Ronnie Kerr, from Brownsburg, Indiana, Jo's dad, picked him and his mom, Kama, up from the hospital and took them straight to the dragstrip. That was Jo Kerr's first day, and it's been cars and racing ever since. Kama and Ronnie were into cars and had a '27 Chrysler coupe before they ever had Jo. Ronnie was a drag racer and circle track racer while Jo was growing up. Jo was "doomed" and started racing when he was 8 in go-karts and eventually worked his way up to Sprint Cars. After a few years chauffeuring Sprint Cars, Jo decided that he would rather fabricate race cars and hot rods and moved to Indy to run a fabrication shop.
One of the really sweet old-school details is the reversed firewall. The extra clearance a
The spark that lit the desire for Jo to build a hot rod was finding his dad's '27 Chrysler coupe 31 years after his dad parked it in a barn. It was sitting in the same spot after all of those years and had never been touched. Overwhelmed by emotion seeing the car that he had heard about for his entire life, Jo tried to make the '27 his. Long story short, two weeks later that guy decided to build a new car from the body of the '27.
Not getting his dad's old '27 set Jo on a mission to build his own hot rod. He put the word out to his friends and got a good tip on a '30 Model A Ford coupe. It looked pretty good till Jo got the paint off. It had been hit in the rear and needed a lot of work.
Getting all the parts together to build a traditional rod can take a while. Two years went by while Jo and his wife, Connie, were tracking down everything they would need to complete their coupe. During that time, Ryan Schon, Jo's lifelong friend, fixed and fine-tuned all the sheetmetal. Schon always helped Jo during his racing career and did all the painting at Jo's custom bike shop. Schon did everything on the body except the 5-inch top chop, which was handled by the Cincy crew at BSM. Another of Jo's old friends and hot rod buddies, Josh Shaw, handled the graphics and kept Jo on the "right track" during the build.
The frontend features a Model A crossmember and spring, a 4-inch dropped I-beam axle, and
Jo picked up a set of American Stamping '32 Ford framerails and rear crossmember; he pinched and boxed the framerails and crossmembers. Jo really got lucky when it came to finding an engine to power his five-window coupe. His friend Mike Whitney had a Buick 401 Nailhead motor just like the one that Jo's parents had in their '27 Chrysler coupe. Nailhead's are one of the most sought-after traditional rod motors. These early overhead valve V-8s made lots of power for their size and weight. After setting the body down on the frame to mock up the engine mounts, he opted to reverse the firewall to gain as much engine set back as possible. Once they fabbed up the engine and trans mounts Jo gave the engine to his father and friend Scott Wibel for the rebuild.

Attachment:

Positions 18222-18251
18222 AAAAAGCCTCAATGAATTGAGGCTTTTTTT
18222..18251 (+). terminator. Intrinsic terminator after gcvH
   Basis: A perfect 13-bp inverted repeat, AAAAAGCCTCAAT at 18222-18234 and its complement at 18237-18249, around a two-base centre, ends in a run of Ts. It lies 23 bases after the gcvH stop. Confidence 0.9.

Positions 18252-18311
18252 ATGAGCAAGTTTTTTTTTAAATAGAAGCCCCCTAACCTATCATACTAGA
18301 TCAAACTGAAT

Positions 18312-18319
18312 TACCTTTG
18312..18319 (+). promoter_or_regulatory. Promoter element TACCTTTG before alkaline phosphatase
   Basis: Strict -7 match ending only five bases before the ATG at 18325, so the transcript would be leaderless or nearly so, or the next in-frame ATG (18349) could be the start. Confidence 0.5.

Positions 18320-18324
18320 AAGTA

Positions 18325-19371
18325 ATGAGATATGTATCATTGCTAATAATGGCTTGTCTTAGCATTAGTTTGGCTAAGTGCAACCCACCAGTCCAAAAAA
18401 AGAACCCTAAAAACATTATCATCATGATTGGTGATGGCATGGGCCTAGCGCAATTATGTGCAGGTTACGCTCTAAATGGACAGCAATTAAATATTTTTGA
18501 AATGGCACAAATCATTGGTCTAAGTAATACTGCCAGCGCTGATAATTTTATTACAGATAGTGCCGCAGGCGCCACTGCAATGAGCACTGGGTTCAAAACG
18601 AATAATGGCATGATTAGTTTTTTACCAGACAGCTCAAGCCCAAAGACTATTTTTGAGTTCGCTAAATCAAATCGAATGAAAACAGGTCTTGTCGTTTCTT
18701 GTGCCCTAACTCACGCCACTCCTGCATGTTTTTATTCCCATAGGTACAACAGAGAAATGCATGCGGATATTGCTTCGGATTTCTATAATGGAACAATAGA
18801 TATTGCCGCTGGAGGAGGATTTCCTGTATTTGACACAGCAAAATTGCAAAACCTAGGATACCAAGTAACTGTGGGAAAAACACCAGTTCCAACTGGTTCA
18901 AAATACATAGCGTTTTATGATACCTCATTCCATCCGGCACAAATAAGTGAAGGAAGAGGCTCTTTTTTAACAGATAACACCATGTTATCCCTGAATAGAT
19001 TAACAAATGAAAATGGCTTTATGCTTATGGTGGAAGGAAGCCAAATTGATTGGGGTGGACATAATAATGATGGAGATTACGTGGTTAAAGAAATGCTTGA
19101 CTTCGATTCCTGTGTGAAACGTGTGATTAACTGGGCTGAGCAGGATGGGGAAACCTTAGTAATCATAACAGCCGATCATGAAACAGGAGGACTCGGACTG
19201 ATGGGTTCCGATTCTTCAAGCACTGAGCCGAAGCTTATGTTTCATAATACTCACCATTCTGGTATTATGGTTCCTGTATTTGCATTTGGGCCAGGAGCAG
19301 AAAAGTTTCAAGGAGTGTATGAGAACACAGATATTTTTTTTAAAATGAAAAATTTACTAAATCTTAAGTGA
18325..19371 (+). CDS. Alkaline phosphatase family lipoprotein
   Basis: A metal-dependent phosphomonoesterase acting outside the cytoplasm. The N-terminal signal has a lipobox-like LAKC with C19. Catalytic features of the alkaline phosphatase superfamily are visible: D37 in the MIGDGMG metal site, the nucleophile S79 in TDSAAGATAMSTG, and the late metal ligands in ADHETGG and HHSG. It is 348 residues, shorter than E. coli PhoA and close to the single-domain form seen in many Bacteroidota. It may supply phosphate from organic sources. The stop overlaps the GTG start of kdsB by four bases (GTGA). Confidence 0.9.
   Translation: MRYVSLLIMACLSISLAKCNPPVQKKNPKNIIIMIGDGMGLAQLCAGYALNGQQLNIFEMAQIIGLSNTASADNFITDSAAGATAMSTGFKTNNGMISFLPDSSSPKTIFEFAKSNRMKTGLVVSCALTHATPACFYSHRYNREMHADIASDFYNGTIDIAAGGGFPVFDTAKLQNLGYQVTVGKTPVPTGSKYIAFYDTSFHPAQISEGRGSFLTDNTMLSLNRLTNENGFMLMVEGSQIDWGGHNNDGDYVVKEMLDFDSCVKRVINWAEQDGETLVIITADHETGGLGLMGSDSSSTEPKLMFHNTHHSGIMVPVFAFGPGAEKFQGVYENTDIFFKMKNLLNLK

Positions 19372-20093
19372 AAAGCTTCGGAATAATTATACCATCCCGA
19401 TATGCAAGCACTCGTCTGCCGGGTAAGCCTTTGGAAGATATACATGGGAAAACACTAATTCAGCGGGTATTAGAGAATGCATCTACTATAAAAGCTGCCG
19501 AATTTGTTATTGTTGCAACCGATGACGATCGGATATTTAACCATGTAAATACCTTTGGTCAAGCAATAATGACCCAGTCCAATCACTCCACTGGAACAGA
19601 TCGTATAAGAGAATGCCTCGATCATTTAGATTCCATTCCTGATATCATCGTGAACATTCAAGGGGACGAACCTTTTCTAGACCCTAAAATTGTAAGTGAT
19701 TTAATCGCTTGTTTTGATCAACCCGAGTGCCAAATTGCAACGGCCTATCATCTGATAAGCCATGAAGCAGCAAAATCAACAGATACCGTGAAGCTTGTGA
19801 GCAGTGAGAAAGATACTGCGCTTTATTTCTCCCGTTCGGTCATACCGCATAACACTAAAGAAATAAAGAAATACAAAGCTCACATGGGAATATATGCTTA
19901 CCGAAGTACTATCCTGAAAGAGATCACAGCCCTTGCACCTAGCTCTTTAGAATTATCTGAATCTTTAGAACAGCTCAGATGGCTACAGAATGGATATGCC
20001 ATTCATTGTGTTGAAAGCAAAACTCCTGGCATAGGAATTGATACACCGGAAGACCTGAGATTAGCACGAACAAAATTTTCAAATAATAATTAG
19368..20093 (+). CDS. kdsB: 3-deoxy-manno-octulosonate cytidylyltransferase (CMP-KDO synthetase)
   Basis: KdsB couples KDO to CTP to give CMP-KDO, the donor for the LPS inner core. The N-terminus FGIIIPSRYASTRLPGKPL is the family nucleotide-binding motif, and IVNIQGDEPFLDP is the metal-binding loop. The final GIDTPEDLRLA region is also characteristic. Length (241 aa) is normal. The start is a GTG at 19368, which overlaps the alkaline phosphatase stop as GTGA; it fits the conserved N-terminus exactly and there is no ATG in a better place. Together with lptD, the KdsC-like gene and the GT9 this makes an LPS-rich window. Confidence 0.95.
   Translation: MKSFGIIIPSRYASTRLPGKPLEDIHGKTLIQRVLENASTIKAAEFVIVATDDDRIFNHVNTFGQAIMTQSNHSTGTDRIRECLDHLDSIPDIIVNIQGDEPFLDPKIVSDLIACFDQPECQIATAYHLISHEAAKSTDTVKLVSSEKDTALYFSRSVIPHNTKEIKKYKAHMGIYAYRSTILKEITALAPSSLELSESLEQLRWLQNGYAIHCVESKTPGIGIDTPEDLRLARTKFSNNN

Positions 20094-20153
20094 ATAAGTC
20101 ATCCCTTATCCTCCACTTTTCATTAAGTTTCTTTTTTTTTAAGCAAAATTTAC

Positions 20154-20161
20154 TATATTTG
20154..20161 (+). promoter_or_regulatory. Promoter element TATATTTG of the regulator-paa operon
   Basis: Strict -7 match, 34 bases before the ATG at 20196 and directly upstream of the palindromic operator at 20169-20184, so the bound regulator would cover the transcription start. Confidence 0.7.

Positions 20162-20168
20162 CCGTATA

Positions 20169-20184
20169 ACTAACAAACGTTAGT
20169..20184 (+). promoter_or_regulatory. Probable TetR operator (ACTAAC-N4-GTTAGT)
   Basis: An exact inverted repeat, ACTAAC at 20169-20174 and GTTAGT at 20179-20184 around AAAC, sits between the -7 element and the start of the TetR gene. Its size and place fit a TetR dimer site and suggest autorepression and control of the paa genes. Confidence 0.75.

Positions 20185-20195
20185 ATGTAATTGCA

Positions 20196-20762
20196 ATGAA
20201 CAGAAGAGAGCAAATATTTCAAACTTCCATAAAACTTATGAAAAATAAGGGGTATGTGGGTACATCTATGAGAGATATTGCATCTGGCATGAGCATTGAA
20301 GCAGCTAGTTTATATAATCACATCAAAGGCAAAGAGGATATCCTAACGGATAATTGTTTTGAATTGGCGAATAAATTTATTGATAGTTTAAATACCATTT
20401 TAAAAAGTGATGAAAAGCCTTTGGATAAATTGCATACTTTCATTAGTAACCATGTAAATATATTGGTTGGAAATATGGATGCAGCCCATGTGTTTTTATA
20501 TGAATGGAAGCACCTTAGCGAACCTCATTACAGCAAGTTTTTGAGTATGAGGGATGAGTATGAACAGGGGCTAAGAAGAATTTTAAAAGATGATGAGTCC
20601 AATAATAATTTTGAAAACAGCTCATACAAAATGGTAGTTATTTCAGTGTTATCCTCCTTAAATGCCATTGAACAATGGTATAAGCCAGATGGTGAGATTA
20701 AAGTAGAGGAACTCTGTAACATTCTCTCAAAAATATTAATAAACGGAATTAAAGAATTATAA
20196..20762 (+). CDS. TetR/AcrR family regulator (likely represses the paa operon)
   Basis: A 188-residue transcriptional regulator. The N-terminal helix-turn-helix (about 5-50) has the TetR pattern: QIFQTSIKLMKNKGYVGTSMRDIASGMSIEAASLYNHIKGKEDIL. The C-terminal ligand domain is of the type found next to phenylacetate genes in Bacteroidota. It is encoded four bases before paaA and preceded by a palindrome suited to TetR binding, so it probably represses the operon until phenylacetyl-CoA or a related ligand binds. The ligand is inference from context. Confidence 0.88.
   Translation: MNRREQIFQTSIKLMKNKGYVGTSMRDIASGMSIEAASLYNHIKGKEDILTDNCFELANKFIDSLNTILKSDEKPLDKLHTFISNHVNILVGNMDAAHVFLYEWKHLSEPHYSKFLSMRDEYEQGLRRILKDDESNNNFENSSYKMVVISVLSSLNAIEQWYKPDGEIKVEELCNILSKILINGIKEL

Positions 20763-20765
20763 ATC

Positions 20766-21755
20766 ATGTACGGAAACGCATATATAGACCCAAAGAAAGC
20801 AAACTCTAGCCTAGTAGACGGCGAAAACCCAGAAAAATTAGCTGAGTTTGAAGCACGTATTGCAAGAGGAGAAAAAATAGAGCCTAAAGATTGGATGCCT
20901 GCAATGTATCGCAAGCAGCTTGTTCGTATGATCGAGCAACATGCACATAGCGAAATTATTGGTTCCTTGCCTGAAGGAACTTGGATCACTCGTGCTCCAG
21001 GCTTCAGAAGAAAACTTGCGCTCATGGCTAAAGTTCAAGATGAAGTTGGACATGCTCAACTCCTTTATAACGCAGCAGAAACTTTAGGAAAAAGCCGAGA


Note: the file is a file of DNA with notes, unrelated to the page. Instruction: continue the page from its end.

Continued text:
The '61 Buick 401 Nailhead engine came from the factory with a forged steel crank and rods. Ronnie had Dan Kennedy from Milan, Indiana, bore the block 0.030 inch over, and do the rest of the engine's machine work. Ronnie used Jans 12:1 forged pistons with Hastings rings on the rebuild. The cam is an original hand-engraved custom spec Isky cam; it was ground to work with the 1.875-inch intake and 1.5-inch exhaust valves. The heads are stock with Isky valvesprings and stock rockers. The ports in the heads are small but with the right cam these engines produce huge amounts of torque at low rpm. The Offenhauser dual-quad manifold has a special adaptor that Jo made to mount the WCFB Carter marine, 435-cfm, four-barrel carbs. The carbs were a gift and came from a sunken houseboat. The carb hats and velocity stacks were made by Jo out of 6061-T6 aluminum and finished to look like a casting. The valve covers are stock stamped steel painted with the firing order on them. The Vertex mag on Jo's ride works well with Jo's pedal-to-the-metal driving style. Jo made the mount for the Powermaster PowerGen. The pipes are Speedway cone headers that Jo got at a swap meet and cut up to fit the engine. He welded Schoenfeld Shorty mufflers in the headers. The oil pan was enlarged to hold another quart and the water pump is a Buick heavy-duty A/C model.